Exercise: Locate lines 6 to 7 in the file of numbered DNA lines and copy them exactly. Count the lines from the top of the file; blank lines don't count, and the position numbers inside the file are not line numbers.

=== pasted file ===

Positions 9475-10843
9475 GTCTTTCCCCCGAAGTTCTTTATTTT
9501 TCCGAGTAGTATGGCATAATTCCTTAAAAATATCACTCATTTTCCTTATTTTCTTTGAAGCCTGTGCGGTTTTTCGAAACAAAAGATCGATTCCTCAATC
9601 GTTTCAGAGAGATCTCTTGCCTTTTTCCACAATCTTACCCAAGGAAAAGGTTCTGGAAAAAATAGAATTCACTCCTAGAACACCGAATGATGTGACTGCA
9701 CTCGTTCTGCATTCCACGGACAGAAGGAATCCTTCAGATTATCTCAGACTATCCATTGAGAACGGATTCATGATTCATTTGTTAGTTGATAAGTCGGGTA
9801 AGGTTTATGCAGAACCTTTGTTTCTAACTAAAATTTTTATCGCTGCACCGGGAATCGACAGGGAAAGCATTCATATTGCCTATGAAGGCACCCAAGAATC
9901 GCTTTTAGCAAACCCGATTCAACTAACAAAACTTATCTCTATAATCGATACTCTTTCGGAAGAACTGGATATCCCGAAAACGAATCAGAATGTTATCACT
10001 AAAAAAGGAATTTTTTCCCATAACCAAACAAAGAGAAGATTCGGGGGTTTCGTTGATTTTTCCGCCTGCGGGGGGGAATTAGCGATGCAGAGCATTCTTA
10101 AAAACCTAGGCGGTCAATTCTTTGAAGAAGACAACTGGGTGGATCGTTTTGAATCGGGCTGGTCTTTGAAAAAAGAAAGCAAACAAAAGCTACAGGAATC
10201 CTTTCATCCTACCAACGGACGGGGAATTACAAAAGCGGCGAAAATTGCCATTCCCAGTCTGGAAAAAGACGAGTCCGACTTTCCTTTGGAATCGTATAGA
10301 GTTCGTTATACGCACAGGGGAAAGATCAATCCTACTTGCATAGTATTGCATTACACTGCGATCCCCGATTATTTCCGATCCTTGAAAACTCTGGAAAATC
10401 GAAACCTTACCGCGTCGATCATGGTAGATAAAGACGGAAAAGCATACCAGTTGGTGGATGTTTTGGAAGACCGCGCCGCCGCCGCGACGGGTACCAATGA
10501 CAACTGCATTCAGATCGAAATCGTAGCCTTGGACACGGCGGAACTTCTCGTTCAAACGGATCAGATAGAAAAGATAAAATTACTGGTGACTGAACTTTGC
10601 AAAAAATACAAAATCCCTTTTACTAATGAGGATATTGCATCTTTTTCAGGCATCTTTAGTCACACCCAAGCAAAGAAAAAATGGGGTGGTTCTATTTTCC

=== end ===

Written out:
9801 AGGTTTATGCAGAACCTTTGTTTCTAACTAAAATTTTTATCGCTGCACCGGGAATCGACAGGGAAAGCATTCATATTGCCTATGAAGGCACCCAAGAATC
9901 GCTTTTAGCAAACCCGATTCAACTAACAAAACTTATCTCTATAATCGATACTCTTTCGGAAGAACTGGATATCCCGAAAACGAATCAGAATGTTATCACT